Finishing Ballasting

I’ve been working on finishing ballasting the track: I want to move on to other aspects of the railroad like structures and roads. And adding the water feature, and weathering rolling stock, and so on and so forth. I certainly won’t be showing the layout during the upcoming NMRA convention, but it’s always nice to make some progress. After ballasting and adding ground cover to the ‘sawmill’ side of the layout, I turned my attention to the ‘urban’ side.

This went about as expected, now that I knew what to expect. I was amazed at how much ballast this layout sucked up. When I bought the bag, I thought that that would be more than enough ballast for the layout. As it turned out, it was just about enough. Granted, a fair amount of ballast ended up in the vacuum cleaner bag, but still. Ballasting the track has been edifying.  While there are literal cumulative centuries of wisdom freely available, as with so many things, the only way to truly learn is by doing.

For ballasting the ‘urban’ side I investigated means to weather the ballast that didn’t involve India ink. Because this is a learning process, I want to try as many techniques as I can and still achieve credible results. I haven’t bought an airbrush yet, so that limited the number of methods available. I wasn’t really confident in using spray paint, because any mistakes would require significant effort to fix. So India ink it was, and truly, the results are acceptable.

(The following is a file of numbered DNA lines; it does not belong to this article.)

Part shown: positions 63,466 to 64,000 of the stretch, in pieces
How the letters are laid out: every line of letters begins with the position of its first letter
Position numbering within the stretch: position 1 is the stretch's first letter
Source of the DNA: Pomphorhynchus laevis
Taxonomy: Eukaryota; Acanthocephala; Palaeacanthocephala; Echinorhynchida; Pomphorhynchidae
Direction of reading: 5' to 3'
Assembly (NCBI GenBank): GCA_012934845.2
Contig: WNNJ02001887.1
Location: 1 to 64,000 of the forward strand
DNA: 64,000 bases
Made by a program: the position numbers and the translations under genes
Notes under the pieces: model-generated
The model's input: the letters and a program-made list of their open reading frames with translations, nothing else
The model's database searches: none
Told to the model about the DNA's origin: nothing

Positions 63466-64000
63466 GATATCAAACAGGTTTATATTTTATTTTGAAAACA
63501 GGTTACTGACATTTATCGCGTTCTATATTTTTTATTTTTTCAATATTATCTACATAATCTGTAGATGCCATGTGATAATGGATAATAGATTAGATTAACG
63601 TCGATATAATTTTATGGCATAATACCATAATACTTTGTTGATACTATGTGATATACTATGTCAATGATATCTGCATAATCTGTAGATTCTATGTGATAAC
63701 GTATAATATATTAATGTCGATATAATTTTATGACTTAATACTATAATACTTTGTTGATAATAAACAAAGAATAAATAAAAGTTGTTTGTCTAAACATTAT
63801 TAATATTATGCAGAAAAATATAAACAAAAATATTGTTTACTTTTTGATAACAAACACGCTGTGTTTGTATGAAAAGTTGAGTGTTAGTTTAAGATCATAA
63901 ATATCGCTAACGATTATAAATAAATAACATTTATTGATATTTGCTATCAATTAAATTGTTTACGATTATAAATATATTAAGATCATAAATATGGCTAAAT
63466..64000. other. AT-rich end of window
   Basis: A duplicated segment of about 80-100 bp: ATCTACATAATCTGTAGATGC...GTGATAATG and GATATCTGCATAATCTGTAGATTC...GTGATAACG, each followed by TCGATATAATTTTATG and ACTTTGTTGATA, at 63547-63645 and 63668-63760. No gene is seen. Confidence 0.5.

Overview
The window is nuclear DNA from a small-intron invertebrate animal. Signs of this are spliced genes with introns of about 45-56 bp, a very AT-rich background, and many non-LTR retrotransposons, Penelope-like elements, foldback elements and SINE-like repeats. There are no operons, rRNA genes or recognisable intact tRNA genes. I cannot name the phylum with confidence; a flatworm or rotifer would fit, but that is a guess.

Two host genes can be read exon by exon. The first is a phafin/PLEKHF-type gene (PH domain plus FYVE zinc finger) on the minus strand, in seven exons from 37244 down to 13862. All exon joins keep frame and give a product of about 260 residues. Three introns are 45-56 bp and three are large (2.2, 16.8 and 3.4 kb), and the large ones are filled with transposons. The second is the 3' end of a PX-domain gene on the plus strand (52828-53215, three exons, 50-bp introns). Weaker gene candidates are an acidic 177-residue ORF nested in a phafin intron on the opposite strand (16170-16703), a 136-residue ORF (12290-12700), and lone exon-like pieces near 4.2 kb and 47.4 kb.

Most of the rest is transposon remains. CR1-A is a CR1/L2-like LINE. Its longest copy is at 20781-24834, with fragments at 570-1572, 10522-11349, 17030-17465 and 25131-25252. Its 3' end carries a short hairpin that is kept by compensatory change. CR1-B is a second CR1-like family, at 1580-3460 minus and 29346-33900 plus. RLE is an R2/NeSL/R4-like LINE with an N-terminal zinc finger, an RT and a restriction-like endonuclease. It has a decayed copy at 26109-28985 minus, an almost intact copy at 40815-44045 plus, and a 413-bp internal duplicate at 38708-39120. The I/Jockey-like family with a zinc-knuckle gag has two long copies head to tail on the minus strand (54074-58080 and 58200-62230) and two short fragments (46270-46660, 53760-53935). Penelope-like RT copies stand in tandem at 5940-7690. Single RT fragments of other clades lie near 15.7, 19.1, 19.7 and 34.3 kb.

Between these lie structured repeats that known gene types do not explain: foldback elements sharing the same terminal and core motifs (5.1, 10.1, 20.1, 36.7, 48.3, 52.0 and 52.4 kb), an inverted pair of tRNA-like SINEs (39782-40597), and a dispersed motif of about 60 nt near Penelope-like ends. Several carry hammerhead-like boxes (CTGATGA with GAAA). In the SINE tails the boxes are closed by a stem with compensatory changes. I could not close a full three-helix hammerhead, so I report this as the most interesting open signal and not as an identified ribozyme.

Layout 150816_1





Layout 150816_2


To reiterate, the images I’ve seen of Northern Pacific trackwork during the late 1940’s show that they used the same ballast for primary and secondary tracks, just less of it as the distance from the main increased. The bare areas in the photos will be team tracks or bridges or car ferry piers, as the track plan requires. There will be a foamboard scenic divider down the middle of the table to separate the two halves.  In the upper photo, you can see the beginnings of the coal trestle area.

I’ve been running the layout for about two months, but I find that as scenery progresses, it’s ever more enjoyable to operate. The layout is starting to look like something, and it’s cool to see trains running through a world you’ve built.


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